Hey, Sean. This is Balaji. Hey. The Commonwealth data, which we've been putting out, I mean, we want to be clear, we don't disclose visit data as a KPI or anything like that. But you can see the data from Commonwealth which spans pretty much the entire fiscal year that basically got within low-single digits of pre-COVID levels by the end of the year. But overall, I mean, it was clearly down year-over-year.

So I don't know if that helps you, and it's more tied to payment as Chaim said than it is to life sciences. There is some nuances in life sciences, but payments, there is much more of a direct impact.

Sean Wieland -- Piper Sandler -- Analyst

Okay. And how about the pricing in the payments business?

Balaji Gandhi -- Senior Vice President, Investor Relations

Maybe you can get more specific on that?

Sean Wieland -- Piper Sandler -- Analyst

Can you characterize your -- the pricing environment in the payments business?

Chaim Indig -- Chief Executive Officer and Board Member

It's...

Sean Wieland -- Piper Sandler -- Analyst

Pricing...

Chaim Indig -- Chief Executive Officer and Board Member

Sean, I think you're talking about our take rate. Is that correct?

Sean Wieland -- Piper Sandler -- Analyst

Yes.

Chaim Indig -- Chief Executive Officer and Board Member

Yes. It's been pretty flat sequentially. It's down like a hair, but not much sequentially.

Sean Wieland -- Piper Sandler -- Analyst

Okay. Thank you very much.

Operator

Your next question comes from the line of Hannah Baade with D.A. Davidson. Hannah, your line is open.

Hannah Baade -- D.A. Davidson -- Analyst

Hi. Thanks for taking my question. As Phreesia moved upmarket with larger health system clients coming online putting pressure on the percent of patient volumes processed through Phreesia, can you ballpark where we should expect this percent to moderate?

Michael Davidoff -- Senior Vice President, Marketing and Business Development

Can you repeat that, Hannah?

Hannah Baade -- D.A. Davidson -- Analyst

Yeah. On the 79% this quarter patient volume processed through Phreesia, obviously, as Phreesia moves more upmarket, the larger health system clients coming online, that's going to put some downward pressure on that statistic. Can you ballpark where we should expect this to moderate as we move more upmarket?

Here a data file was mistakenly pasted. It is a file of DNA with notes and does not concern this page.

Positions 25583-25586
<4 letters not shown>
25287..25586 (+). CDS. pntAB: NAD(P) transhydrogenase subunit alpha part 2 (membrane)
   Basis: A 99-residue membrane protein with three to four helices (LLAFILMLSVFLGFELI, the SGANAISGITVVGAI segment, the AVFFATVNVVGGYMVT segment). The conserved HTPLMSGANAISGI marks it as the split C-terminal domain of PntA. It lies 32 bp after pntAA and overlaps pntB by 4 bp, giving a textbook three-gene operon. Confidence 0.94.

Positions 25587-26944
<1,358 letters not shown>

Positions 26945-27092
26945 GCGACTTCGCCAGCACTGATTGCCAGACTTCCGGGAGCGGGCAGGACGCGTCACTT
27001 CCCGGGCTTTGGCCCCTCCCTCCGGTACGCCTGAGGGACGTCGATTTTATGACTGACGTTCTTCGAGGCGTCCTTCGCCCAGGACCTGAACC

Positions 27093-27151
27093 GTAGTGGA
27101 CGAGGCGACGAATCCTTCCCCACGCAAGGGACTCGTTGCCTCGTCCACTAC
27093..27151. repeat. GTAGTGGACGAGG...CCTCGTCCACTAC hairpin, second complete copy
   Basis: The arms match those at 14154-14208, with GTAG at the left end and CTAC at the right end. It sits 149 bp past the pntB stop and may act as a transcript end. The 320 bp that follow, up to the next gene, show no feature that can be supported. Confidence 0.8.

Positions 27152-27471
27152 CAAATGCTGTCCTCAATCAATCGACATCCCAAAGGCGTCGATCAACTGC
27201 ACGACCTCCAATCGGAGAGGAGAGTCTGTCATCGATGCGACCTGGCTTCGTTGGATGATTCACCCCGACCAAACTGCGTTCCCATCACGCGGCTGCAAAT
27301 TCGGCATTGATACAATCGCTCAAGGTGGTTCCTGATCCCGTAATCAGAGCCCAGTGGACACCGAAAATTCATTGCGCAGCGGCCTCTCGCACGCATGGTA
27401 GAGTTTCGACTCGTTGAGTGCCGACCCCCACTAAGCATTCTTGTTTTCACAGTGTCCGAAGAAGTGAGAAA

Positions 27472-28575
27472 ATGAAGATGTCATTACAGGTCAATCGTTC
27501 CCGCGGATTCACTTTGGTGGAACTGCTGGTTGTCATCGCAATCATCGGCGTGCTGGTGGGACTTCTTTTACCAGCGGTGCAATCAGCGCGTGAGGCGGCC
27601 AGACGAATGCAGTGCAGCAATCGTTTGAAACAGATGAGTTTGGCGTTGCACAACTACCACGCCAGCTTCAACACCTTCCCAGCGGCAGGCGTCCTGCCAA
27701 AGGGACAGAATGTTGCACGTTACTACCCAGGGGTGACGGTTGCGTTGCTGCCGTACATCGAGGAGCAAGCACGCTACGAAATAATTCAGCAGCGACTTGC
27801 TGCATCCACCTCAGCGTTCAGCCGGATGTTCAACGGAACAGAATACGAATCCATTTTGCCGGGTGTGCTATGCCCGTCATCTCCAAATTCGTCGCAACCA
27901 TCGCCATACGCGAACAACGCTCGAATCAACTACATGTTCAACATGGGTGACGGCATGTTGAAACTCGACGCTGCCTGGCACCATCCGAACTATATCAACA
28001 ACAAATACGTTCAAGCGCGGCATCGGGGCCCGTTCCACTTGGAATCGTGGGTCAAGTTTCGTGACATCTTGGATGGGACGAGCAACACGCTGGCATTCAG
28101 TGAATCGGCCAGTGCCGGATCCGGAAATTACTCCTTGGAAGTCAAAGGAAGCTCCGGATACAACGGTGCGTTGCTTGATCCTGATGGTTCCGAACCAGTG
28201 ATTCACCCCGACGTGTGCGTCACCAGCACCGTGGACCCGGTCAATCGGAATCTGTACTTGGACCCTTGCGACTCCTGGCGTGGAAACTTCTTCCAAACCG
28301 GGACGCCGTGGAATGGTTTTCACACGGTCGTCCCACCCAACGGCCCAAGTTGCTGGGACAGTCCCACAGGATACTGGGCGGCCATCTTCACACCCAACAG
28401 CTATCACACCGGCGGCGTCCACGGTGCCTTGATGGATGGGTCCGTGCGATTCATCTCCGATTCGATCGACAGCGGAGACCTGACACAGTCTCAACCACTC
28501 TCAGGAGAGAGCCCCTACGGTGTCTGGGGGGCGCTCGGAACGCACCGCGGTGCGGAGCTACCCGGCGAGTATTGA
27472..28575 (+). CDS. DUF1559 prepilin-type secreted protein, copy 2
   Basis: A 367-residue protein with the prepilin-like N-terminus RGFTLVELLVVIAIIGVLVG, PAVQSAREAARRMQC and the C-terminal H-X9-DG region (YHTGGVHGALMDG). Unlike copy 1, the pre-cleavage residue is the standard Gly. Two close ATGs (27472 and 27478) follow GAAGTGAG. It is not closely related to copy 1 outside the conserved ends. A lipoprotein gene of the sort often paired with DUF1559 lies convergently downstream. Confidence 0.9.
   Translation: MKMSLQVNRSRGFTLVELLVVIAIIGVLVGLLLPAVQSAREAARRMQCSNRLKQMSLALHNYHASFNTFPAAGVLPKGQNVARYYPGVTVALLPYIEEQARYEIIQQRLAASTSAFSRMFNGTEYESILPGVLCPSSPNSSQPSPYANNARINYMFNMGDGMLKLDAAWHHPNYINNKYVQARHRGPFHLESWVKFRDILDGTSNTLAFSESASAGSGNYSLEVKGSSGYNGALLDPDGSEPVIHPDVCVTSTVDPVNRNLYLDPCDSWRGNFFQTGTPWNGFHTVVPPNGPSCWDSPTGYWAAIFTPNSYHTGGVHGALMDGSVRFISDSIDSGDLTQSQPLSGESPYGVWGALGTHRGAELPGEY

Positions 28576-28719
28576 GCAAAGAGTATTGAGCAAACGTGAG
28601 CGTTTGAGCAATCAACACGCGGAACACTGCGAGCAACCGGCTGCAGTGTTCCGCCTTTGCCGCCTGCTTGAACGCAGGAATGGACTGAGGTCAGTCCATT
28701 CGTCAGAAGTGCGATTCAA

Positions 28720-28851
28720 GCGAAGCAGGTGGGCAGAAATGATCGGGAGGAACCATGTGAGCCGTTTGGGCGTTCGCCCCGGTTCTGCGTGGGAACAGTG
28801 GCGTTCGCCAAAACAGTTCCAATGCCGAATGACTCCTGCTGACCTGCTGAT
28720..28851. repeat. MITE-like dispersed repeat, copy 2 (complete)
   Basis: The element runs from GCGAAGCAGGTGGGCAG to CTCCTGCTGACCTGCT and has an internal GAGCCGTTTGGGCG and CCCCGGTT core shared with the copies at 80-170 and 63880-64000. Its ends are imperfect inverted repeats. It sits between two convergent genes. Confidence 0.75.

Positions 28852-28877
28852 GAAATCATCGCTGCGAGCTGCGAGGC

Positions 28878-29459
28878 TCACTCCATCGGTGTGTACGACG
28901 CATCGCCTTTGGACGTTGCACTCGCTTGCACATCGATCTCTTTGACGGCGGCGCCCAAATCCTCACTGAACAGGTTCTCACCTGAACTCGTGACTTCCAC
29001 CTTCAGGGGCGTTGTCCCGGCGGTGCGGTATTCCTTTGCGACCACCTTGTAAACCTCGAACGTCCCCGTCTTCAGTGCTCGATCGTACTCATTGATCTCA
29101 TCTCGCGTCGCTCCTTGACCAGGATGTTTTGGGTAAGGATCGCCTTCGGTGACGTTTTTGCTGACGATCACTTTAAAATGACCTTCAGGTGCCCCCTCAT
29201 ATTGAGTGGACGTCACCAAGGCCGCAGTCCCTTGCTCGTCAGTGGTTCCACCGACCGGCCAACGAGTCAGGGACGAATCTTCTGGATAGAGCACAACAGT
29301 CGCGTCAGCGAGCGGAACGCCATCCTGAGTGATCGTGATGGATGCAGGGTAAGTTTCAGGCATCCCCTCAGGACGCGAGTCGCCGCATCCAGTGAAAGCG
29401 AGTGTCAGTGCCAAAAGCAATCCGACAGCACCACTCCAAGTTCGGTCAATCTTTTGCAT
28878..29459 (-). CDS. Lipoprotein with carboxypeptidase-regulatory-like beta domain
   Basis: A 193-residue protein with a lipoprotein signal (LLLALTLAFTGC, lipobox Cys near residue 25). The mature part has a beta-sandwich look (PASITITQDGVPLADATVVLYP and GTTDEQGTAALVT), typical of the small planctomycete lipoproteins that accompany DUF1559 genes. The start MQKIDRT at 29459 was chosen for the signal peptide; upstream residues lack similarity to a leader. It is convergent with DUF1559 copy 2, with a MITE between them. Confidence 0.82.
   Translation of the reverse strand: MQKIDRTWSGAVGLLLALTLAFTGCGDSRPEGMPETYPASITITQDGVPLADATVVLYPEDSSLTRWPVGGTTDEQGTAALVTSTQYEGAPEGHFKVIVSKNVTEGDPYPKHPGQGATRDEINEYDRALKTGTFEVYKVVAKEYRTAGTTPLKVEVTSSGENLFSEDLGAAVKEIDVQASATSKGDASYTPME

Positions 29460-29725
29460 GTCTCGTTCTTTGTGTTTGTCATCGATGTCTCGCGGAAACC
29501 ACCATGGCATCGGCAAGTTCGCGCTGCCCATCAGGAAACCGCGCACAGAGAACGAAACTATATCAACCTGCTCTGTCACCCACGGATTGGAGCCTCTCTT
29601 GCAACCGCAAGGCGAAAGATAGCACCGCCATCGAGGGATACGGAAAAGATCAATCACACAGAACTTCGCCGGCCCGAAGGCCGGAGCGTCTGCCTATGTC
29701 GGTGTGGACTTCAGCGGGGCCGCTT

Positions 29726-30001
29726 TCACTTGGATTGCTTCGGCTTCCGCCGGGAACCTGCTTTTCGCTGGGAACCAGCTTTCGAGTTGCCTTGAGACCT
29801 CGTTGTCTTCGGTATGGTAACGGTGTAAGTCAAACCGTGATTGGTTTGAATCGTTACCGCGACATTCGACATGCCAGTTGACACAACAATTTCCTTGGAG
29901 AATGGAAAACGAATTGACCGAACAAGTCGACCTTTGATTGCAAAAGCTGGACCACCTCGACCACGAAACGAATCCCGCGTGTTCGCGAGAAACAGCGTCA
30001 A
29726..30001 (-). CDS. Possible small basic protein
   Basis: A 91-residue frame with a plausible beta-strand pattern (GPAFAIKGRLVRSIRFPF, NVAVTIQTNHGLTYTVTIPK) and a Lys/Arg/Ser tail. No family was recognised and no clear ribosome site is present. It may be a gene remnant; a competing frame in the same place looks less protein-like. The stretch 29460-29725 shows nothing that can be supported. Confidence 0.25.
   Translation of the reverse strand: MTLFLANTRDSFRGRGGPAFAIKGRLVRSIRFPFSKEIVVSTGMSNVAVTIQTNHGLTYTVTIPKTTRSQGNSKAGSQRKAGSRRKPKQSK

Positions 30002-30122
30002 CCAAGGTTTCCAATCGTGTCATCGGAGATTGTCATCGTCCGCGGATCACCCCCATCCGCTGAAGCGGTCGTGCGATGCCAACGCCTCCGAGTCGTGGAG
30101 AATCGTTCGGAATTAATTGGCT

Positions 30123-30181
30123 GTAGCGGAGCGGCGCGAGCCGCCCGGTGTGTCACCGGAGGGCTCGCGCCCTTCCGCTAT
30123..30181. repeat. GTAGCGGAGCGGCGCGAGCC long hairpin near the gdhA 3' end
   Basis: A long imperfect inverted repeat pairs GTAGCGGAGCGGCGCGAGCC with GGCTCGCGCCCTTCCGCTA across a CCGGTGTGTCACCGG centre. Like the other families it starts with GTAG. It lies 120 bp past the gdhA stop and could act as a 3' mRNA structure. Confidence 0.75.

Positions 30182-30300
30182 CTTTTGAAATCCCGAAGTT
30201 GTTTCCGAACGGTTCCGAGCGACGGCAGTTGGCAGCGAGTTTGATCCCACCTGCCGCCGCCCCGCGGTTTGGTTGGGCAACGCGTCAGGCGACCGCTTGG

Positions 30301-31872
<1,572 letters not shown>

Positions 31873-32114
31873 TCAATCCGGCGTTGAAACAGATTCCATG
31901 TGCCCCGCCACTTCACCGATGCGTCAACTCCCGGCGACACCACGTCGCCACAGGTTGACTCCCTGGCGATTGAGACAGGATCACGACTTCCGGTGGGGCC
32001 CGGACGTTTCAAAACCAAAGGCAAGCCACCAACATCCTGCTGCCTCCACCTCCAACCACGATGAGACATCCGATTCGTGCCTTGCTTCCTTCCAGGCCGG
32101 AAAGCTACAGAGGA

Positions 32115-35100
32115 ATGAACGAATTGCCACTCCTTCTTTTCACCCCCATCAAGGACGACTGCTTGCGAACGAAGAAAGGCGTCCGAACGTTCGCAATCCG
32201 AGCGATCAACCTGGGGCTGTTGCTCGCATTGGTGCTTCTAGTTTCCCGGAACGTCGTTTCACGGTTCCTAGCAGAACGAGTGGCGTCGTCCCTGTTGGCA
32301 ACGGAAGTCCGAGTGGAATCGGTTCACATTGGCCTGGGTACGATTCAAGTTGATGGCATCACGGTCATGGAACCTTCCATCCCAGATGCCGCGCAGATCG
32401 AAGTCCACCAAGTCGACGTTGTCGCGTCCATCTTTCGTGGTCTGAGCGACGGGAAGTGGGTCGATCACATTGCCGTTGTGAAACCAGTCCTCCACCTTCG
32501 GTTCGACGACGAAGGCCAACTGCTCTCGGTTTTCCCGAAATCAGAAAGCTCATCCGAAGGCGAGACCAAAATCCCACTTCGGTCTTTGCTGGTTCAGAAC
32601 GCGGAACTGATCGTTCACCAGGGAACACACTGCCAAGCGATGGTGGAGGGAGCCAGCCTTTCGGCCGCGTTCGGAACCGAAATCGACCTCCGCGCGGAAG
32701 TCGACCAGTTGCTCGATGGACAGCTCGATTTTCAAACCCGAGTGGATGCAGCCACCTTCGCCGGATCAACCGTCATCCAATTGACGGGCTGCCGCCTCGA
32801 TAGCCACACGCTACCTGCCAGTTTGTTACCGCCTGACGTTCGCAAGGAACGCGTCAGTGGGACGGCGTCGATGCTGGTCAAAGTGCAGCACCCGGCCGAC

Michael Davidoff -- Senior Vice President, Marketing and Business Development

Yeah. I mean, I think, I will let Chaim and Tom dwell up on this one. But it's a function of just the types of clients we add quarter to quarter and the type of growth we get. So there is definitely mix in there. So it's hard for us to, I think, tell you what the PayFac rate is going to be. It's a little bit of a chicken and egg there. But I think, and Chaim and Tom can weigh in here, but that change, the delta in that percentage, is a reflection of moving upmarket into the decline that you saw. Anything you want to add, Chaim or Tom?

Tom Altier -- Chief Financial Officer

No, I don't...

Chaim Indig -- Chief Executive Officer and Board Member

No, I don't think so. As we add health systems and if they don't take payments, you'll see that decline.

Hannah Baade -- D.A. Davidson -- Analyst

Okay. Thank you. That's very helpful. And just one follow-up. With the recent and likely episodic shift to vaccines, mass vaccination sites, pharmacies and grocery stores as opposed to traditional ambulatory care centers, are you seeing any customers impacted in regards to the visit uplift that they might have been expecting specifically for COVID vaccines?

Michael Davidoff -- Senior Vice President, Marketing and Business Development

I am not sure I understand the question. Can you try...

Hannah Baade -- D.A. Davidson -- Analyst

Yeah, absolutely. As vaccines kind of may shift away from a traditional doctor's office and an outpatient care center to say a CVS, have you seen any customers kind of be impacted in regards to customer revenue they're expecting to get in office because vaccines have shifted to kind of these external care centers like pharmacies?

Michael Davidoff -- Senior Vice President, Marketing and Business Development

I don't think our clients, and this is conversations we've had with them, are waking up thinking that vaccines are a revenue driver. I think that what we're seeing is they -- our clients and provider groups and health systems are mostly looking at this as how do they vaccinate their communities as fast and effective as possible. And I know a bunch that are partnering with the pharmacies locally and other organizations. So I think the goal, Hannah, is to try to vaccinate the population as effectively as possible, not to think about this as a profit driver. And we don't monetize it in any meaningful way.

Hannah Baade -- D.A. Davidson -- Analyst

Got it. Thanks, guys.

Michael Davidoff -- Senior Vice President, Marketing and Business Development

Thanks.

Operator

Next question comes from the line of Ryan MacDonald with Needham. Ryan, your line is open.